Thomas Dolby

Written by December 5th, 2011 at 7:00 am

In October, Thomas Dolby put out A Map Of The Floating City, his first studio album in 20 years. But the ’80s music icon, who gave the world (and MTV) one of its quirkier hits in “She Blinded Me With Science,” an infectious slice of ’80s synth pop, had hardly been sitting around playing Ms. Pac-Man.

Instead, he put his considerable intellect to task, investigating new technologies, and helping to birth the modern ring tone. We spoke to Dolby about creating The Floating City, a concept album starring guests like Mark Knopfler and Regina Spektor, his signature song, and the fate of the music video.

Can you tell us about the concept behind A Map Of The Floating City?

Four years ago, I moved my family back to England from California. A lot of that was because of schools, and because I thought it was time to get back to my roots. So now I’m living on the east coast of England with my wife and three kids. It’s a beautiful part of the world, but it’s basically doomed to be swallowed up by the North Sea sooner or later, hopefully not in my lifetime. I recorded the album on a solar-powered lifeboat from the 1930s.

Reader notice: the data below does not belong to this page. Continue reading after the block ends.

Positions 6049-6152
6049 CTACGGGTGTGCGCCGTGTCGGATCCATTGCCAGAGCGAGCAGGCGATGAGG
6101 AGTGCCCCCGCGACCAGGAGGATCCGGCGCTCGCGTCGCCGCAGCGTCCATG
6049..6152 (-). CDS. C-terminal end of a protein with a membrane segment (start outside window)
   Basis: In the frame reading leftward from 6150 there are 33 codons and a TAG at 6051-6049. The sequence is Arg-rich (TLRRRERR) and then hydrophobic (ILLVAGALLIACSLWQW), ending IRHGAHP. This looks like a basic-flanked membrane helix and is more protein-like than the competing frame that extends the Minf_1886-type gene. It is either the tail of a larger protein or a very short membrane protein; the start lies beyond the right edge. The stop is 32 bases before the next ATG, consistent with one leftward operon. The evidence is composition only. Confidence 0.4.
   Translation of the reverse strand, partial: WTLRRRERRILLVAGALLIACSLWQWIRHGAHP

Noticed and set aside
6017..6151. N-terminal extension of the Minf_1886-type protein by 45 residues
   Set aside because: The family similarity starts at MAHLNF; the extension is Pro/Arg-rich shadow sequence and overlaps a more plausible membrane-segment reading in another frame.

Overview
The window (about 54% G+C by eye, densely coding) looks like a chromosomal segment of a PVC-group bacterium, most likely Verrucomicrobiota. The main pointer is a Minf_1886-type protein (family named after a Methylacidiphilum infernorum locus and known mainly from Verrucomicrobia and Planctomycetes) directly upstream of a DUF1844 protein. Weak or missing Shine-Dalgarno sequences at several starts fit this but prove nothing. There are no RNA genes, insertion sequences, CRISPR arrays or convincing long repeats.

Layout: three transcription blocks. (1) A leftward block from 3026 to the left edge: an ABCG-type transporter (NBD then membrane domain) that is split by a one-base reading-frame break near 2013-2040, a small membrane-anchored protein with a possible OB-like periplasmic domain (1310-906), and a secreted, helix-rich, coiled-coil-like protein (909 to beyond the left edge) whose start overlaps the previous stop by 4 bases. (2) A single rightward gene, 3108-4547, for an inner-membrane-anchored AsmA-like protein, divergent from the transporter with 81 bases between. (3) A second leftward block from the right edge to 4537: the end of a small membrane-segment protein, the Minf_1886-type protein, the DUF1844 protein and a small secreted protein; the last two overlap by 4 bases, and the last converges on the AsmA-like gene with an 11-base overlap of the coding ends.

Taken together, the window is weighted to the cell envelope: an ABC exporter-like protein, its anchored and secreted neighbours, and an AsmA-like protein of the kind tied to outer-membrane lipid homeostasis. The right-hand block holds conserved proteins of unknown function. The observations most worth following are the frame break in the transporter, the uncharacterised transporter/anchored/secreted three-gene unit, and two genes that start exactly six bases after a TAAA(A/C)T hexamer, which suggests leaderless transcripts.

“17 Hills” is bit of a road movie epic and features Mark Knopfler. So, I recognize that I’m an outsider, hence the “k” in “Amerikana.” “Urbanoia” is really about cities, I have a complicated relationship with cities really. I get a buzz from being in a city, I especially like them in the early hours of the morning when there’s no one around. But after a couple days, I long for the tranquility of the countryside because where I live now is really the edge of the world.